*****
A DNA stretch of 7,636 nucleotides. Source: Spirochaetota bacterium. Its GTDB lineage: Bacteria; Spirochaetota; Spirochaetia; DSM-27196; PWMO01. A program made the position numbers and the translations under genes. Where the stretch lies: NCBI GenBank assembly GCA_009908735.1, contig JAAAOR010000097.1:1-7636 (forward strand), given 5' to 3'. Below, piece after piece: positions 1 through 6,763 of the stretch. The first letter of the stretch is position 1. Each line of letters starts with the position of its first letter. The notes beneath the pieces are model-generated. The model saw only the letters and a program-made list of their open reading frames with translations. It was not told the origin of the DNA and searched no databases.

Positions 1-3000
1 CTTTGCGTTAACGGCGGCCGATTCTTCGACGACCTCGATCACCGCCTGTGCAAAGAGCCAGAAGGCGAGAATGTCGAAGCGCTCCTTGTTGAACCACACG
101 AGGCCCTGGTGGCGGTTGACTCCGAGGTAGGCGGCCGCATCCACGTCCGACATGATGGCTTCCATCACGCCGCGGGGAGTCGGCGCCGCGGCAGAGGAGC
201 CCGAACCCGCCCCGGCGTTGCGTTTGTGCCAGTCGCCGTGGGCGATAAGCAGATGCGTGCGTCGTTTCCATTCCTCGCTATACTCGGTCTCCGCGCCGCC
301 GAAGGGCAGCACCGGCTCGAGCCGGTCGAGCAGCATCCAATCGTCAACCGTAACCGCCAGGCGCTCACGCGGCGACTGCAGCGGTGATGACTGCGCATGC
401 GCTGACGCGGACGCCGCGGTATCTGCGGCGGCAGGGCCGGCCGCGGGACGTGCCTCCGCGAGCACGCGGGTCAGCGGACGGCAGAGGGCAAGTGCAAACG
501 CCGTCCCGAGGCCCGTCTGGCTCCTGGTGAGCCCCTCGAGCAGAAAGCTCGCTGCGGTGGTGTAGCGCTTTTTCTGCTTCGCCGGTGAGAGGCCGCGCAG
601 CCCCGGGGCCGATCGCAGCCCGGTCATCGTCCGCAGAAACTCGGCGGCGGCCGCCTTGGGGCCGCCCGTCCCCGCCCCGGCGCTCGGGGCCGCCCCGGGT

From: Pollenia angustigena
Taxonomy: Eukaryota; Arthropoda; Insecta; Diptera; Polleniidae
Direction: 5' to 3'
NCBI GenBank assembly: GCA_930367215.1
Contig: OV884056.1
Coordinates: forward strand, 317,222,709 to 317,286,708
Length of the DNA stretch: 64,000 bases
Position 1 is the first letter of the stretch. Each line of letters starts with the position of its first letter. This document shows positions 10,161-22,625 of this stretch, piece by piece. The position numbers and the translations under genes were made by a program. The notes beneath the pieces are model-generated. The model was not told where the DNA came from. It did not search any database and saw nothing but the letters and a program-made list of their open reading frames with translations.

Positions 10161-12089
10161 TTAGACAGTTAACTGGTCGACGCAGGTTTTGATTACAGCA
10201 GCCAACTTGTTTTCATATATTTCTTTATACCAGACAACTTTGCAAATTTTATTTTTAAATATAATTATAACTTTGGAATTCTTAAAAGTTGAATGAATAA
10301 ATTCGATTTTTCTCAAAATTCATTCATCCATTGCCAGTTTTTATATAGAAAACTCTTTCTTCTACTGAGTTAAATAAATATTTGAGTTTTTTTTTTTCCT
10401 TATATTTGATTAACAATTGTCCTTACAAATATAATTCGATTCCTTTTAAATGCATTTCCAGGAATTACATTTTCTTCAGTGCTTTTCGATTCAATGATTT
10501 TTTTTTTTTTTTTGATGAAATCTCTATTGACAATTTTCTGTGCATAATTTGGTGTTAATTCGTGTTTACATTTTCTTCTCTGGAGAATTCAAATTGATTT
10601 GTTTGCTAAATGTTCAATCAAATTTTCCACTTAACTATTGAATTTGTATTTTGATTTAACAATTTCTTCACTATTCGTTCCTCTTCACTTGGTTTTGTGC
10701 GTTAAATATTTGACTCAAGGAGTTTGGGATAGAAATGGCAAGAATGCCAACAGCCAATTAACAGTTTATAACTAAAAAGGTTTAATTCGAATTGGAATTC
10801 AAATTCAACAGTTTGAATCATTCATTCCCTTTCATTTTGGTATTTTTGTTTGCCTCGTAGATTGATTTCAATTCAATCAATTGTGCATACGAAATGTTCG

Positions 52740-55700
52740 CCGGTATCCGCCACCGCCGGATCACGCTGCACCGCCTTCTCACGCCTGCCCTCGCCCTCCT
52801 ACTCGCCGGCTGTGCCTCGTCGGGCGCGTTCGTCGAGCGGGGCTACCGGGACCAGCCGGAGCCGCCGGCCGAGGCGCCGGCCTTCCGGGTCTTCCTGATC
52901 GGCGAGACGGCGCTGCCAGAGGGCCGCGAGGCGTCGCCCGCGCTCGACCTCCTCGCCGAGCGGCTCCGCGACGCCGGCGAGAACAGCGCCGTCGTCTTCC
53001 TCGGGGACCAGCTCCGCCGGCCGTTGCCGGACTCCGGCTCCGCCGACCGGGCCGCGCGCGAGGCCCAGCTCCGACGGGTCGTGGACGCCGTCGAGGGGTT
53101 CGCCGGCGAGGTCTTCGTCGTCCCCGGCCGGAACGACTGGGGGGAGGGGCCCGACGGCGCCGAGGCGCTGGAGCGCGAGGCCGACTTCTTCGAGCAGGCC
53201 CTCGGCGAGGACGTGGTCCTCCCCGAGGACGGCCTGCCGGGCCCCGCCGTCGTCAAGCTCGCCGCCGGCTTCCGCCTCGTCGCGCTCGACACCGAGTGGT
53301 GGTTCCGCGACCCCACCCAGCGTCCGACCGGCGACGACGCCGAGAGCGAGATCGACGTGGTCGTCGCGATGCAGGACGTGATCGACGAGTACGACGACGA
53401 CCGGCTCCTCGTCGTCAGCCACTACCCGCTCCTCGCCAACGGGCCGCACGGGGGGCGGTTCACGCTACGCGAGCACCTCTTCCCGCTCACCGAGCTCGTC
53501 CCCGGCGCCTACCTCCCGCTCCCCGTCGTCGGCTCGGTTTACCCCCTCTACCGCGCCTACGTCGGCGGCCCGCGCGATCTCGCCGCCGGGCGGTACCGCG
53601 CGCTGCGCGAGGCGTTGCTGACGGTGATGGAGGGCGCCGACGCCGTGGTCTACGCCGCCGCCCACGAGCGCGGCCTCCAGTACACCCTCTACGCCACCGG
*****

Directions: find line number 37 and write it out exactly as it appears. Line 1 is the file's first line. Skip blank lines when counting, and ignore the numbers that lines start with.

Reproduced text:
53601 CGCTGCGCGAGGCGTTGCTGACGGTGATGGAGGGCGCCGACGCCGTGGTCTACGCCGCCGCCCACGAGCGCGGCCTCCAGTACACCCTCTACGCCACCGG